Who wants to be the barrister for the defence? (2)

Another bright day greeted me as I left home to reach the Royal Court of Justice at the beginning of my second week. Since the bus takes the same amount of time as walking, I decided to stroll my way to NCCL’s office, while listening to historical podcasts. In a week I learned about eunuchs, Agrippina, the war of butter vs. margarine and Alexander the Great, just to cite a few. And I found a great Law-related collection of radio shows, Law in Action (http://www.bbc.co.uk/programmes/b006tgy1). I also signed up to an online magazine, the Law Society Gazette (http://www.lawgazette.co.uk). The more I read, the more I saw how complex the legal system is. Not that I expected to find it simple. Anything that tries to give order to life is, ironically enough, incredibly complex. Like physics. Or neural signals, which follow an order of their own that we are not very close to understanding yet. Oh, apologies, I am digressing into a neuroscience rant.

Back at NCCL I kept on reading about Public Legal Education: with recent cuts to legal aid, it seems it is down to us citizens to be savvy about the law, or ‘legally capable’. I started thinking that life without legal awareness is like going to school not knowing you will be tested on a history lesson you decided not to study the night before. Only that the consequences of not knowing your lesson are pretty mild compared to the possibility of being taken to court, or taking someone to court.

NCCL and other PLE organizations have a lot of responsibility on their shoulders. They have the chance to plant the seed of legal curiosity in young people, potentially preparing them to face problems once they go out into the world. As I watched two ‘Court in Session’ (http://www.nccl.org.uk/?activity=courtroom-workshops-4) mock trials during my second week, I thought NCCL is doing something great. Yes, you might think I am very biased, but I am just telling you what I saw. Two different schools came on Monday and Thursday. On Monday it was a group of 15-year-old girls who came to the RCJ to act out a cyberbullying case. The session went very smoothly. I was genuinely impressed by these ‘little women’, each playing their role: the two barristers for the defence and prosecution had to quickly think on the spot, while the judge looked over the trial with composure and severity not so dissimilar to the look I expected a real judge to wear. And if there were ever any difficulties during the trial, Tom was able to almost nonchalantly lead the group to the next point, ensuring they took home the right message. On Thursday a group of students from Hong Kong on a summer scheme came along to do a murder trial (always a mock, of course). Now this group was well prepared! They had already picked their roles, with the different witnesses reciting their parts to perfection, and the two barristers asking clever, to the point questions, holding onto the bundle of notes they had brought along.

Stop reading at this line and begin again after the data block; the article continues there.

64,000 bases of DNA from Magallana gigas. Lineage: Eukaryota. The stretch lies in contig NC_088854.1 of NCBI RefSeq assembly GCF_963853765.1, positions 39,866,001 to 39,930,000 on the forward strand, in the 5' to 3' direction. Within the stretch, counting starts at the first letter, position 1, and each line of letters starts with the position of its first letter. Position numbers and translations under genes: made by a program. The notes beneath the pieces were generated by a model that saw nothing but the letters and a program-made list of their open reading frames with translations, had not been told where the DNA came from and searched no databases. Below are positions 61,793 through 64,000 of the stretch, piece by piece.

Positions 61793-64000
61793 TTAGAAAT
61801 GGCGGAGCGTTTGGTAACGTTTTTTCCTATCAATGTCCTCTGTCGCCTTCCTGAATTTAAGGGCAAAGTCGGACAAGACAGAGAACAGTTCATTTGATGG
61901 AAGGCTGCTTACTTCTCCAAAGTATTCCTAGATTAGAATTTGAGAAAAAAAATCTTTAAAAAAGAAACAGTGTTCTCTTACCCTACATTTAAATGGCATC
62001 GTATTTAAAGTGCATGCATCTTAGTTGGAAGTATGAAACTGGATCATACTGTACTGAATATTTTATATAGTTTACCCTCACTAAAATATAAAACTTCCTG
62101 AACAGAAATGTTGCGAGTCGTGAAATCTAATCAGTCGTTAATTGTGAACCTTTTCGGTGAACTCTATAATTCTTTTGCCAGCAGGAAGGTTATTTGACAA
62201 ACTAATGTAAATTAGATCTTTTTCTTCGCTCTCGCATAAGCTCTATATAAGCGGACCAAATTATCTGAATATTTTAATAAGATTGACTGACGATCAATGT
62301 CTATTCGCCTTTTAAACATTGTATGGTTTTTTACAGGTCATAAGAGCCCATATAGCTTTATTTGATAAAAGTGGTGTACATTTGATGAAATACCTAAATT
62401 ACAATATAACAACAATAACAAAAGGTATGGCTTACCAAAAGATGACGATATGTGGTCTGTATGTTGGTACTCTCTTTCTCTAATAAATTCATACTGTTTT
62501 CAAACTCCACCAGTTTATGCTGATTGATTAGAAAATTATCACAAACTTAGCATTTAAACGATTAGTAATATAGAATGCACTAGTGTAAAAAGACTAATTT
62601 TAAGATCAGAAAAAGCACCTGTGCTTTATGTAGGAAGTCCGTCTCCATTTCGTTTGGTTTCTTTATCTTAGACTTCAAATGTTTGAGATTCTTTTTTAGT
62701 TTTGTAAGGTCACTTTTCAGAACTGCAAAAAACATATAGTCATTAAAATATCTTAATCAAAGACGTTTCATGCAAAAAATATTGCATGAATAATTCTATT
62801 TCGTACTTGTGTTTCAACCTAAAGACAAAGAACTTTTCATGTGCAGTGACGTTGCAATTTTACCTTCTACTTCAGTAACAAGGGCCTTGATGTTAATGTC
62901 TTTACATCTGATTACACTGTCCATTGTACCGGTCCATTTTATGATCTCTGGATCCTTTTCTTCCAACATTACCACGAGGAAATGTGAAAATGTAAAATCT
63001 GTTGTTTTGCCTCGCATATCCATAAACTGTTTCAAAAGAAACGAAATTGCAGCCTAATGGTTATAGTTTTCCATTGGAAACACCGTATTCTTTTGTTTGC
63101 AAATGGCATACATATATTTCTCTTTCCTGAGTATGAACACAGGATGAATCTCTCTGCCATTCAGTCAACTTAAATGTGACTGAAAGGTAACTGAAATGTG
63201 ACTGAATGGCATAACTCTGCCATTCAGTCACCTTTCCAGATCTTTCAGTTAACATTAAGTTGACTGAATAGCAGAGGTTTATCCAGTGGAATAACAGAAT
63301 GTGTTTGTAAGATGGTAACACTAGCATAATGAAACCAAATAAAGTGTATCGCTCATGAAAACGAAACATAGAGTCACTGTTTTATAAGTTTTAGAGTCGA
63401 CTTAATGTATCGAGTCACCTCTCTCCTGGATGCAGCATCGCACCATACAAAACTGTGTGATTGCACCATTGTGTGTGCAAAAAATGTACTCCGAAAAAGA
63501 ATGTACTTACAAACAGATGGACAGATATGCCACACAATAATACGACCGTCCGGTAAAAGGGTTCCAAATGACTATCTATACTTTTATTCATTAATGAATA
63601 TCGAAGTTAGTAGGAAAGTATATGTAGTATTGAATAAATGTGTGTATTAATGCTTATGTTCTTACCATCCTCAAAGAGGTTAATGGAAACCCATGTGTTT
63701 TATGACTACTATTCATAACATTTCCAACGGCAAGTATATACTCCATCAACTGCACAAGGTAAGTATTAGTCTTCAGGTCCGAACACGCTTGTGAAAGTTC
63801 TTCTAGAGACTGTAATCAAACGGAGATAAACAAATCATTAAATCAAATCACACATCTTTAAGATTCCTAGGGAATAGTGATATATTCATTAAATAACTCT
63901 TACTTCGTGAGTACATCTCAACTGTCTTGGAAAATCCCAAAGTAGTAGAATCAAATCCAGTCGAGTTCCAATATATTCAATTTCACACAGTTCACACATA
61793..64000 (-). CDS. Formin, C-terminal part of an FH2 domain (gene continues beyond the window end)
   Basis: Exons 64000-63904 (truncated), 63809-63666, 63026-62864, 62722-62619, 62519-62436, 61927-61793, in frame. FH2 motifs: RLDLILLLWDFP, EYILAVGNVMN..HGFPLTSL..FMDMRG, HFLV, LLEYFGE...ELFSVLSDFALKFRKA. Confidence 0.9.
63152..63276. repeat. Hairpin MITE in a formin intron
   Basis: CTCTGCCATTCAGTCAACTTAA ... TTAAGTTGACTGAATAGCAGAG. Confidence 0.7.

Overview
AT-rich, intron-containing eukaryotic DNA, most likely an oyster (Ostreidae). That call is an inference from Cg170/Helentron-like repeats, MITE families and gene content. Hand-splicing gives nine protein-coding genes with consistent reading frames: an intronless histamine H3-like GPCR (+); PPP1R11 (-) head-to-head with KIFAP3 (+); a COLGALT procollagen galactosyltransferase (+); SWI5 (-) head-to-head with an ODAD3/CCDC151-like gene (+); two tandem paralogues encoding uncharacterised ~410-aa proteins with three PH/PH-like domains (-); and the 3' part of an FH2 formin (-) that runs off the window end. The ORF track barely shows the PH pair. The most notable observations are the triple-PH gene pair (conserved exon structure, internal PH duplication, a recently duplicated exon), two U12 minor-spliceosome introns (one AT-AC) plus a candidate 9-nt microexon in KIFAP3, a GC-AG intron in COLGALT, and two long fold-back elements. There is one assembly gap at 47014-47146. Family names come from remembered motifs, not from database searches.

These sessions were a practical example of how students can take on a role completely foreign to them and act it out comfortably in a real court room.

During the rest of the week I researched more into judicial diversity, reading statistical reports, finding articles and government press releases on the subject. Upon Professor Moran’s suggestion, I looked through this website too http://first100years.org.uk/, a project that puts together testimonies of women that had a career in law. If you have 5 minutes to spare, go have a look: there are some great stories in there.

I walked home that Friday at the end of my second week, wondering if in any of those kids the seed of legal curiosity was slowly planting its roots.

As for me, my little curiosity plant was definitely growing fast.

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